Unlike the results in Table 2, the results in Table 4 account for the bias from raters and adjust the employees' score for this rater's effect. Besides the adjustment for the raters' bias, Table 4 accounts for the variability of the employee score. For instance, employee 100 was not listed as one of the poor performers in Table 2, but is listed as the second poorest performer in Table 4. When we scrutinise the evaluation report of employee 100 we see that employee 100 was rated by two raters (raters 32 and 58, with a score of 15.9 and 12.5 respectively). However, these two raters rated other employees; for example rater 32 rated eight employees and gave them scores of 18.2, 21.8, 16.6, 22.3, 20.6, 17, 19.6 and 15.9 respectively and rater 58 rated two employees with scores of 20 and 12.5 respectively. From the two raters we note that the score of employee 100 is the lowest. Moreover, by tracing back to determine how raters 32 and 58 rated other employees relative to the other raters, we note that, on average, raters 32 and 58 tended to be more lenient. With all these considerations in the model, the predicted performance score for employee 100 then becomes a significantly negative score, as given in Table 4. But the crude average score of employee 100, 14.2, would not place this employee among the worst performers. Likewise by adjusting for raters' effect employee 15 becomes one of the top performers, as shown in Table 4, whereas this employee was not listed as a top performer in Table 2.
Figure 1 contains a set of plots that can be used to assess the normality assumption and the goodness of fit of the data. The plots indicate no recognisable outlier in the data. The application of a more formal test (as outlined in Zewotir & Galpin, 2007) also did not record the maximum absolute Studentised residual as being an outlier. The normal probability plot is linear, which indicates that the assumption of normality is reasonable. The linearity of the plot is also supported by the W-statistic which is an adaption of Shapiro and Wilk's (1965) normality test to a linear mixed model (Zewotir & Galpin 2004). In particular, the following result was recorded (W =0.9777 for which p=0.0665) which favours the normal distribution.
Focusing on those observations, that could be potential outliers for our study, it was found that observation numbers 123 and 246 were the most influential observations. When these observations were removed, however, no significant change in the parameter estimates or goodness of fit of the resulting model was recorded. Nevertheless, because we are dealing with people who we may want to incentivise it could be argued that one would like to examine these two outliers more carefully.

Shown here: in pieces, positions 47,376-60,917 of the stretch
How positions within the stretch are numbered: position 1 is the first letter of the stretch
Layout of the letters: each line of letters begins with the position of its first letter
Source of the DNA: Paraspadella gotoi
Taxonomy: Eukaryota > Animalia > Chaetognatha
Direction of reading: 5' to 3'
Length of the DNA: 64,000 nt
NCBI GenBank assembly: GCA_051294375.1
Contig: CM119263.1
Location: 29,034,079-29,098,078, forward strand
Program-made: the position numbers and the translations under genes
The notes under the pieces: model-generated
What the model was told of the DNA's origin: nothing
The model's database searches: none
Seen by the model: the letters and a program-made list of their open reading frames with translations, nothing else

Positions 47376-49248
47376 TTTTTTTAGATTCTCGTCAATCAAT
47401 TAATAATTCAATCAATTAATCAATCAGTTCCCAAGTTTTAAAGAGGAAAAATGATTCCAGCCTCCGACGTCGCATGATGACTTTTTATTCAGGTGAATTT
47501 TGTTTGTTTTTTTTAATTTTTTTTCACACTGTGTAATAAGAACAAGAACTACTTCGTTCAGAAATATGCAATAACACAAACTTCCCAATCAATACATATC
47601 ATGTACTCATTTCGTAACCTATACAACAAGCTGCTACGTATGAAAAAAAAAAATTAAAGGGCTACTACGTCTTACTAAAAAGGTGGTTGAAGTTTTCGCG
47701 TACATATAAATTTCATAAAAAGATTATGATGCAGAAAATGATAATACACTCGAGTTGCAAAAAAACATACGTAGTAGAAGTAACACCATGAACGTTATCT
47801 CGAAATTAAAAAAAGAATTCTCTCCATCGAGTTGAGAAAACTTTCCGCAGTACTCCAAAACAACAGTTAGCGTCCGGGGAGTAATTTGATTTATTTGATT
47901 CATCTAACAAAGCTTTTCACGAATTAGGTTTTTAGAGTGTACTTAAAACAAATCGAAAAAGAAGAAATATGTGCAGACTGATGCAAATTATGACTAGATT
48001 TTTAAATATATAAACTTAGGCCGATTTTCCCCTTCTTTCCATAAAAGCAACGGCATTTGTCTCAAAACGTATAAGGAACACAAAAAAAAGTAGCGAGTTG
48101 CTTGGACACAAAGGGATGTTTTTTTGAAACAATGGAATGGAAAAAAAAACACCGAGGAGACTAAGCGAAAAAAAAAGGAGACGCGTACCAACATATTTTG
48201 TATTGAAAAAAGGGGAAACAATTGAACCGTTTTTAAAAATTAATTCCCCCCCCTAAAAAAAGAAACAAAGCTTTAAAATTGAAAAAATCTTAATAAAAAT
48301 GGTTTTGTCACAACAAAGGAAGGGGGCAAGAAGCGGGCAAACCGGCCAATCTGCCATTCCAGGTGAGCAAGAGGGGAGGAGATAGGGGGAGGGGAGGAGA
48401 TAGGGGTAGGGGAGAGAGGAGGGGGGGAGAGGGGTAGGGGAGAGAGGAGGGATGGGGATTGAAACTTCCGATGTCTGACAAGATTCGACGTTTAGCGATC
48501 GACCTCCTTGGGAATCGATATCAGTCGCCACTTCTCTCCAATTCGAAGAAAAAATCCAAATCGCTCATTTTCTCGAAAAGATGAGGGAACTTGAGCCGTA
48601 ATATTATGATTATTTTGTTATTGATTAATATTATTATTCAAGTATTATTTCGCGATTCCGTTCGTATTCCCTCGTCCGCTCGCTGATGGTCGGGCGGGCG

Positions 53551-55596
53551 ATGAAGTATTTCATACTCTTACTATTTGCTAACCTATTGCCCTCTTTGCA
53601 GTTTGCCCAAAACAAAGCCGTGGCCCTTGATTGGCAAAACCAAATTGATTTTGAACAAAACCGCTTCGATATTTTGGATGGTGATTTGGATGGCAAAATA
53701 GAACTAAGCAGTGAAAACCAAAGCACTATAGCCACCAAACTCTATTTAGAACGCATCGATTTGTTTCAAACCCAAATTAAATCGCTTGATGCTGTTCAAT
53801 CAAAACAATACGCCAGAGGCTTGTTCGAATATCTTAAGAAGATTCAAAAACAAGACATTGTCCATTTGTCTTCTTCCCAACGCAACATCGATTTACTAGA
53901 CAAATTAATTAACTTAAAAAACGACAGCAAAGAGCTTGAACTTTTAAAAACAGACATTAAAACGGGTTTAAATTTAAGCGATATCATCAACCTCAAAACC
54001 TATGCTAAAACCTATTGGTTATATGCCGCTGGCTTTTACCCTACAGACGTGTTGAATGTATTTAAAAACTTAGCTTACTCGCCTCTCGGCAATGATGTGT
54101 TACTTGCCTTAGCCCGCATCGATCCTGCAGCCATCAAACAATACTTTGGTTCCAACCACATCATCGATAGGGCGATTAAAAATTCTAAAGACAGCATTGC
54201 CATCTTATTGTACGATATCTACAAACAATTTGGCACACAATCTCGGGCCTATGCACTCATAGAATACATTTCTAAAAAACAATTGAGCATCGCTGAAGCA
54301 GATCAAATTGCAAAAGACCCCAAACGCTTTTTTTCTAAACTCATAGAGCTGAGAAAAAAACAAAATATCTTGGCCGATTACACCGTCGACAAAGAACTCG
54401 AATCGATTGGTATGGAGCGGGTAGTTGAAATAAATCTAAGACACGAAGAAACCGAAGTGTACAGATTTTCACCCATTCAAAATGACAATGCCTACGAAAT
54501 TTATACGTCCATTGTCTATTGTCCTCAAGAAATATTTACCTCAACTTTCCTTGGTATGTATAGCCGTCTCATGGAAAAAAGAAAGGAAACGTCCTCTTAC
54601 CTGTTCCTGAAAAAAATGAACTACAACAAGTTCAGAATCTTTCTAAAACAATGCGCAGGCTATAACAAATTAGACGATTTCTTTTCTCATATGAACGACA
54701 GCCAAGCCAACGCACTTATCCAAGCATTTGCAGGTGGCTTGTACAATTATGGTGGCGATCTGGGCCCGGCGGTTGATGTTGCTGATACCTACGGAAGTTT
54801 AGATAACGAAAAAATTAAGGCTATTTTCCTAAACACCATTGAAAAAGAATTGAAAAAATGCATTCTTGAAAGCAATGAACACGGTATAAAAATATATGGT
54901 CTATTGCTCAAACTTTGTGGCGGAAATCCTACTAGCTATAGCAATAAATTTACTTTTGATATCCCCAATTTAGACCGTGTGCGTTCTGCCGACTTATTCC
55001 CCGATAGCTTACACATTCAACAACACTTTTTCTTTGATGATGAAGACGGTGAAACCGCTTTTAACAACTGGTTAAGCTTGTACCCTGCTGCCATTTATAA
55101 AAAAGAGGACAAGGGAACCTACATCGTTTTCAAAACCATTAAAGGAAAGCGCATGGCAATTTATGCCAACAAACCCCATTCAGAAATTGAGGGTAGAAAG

Observation number 123 contains a score of 15 for employee 72 that has been given by rater 27. This same employee was also rated by three other people (namely, raters 21, 37 and 58) who gave that employee the following respective scores (22, 18, 19.6). It should be noted that rater 27 also had to rate nine other employees and the score of employee 72 was the lowest given by rater 27. Raters 21, 37 and 58, however, put employee 72 as their 3rd, 3rd and 2nd highest performing employee, respectively.
Case number 246 deals with employee 155 who was rated by a single person (rater 35) and was given a score of 20. It should be mentioned that rater 35 also had to rate seven other employees (employees 33, 73, 87, 155, 162, 194, and 202) giving them the following respective scores (13, 15, 9, 20, 12, 18, and 15). In terms of the ratings that these seven employees received from other people, the score of rater 35 was found to be the lowest for five of these employees and the second lowest for another one of these employees. Because of this obvious downward bias in the rating record of rater 35, when an adjustment is being made to employee 155's score, the predicted performance score for employee 155 then becomes very large as reflected in Table 4.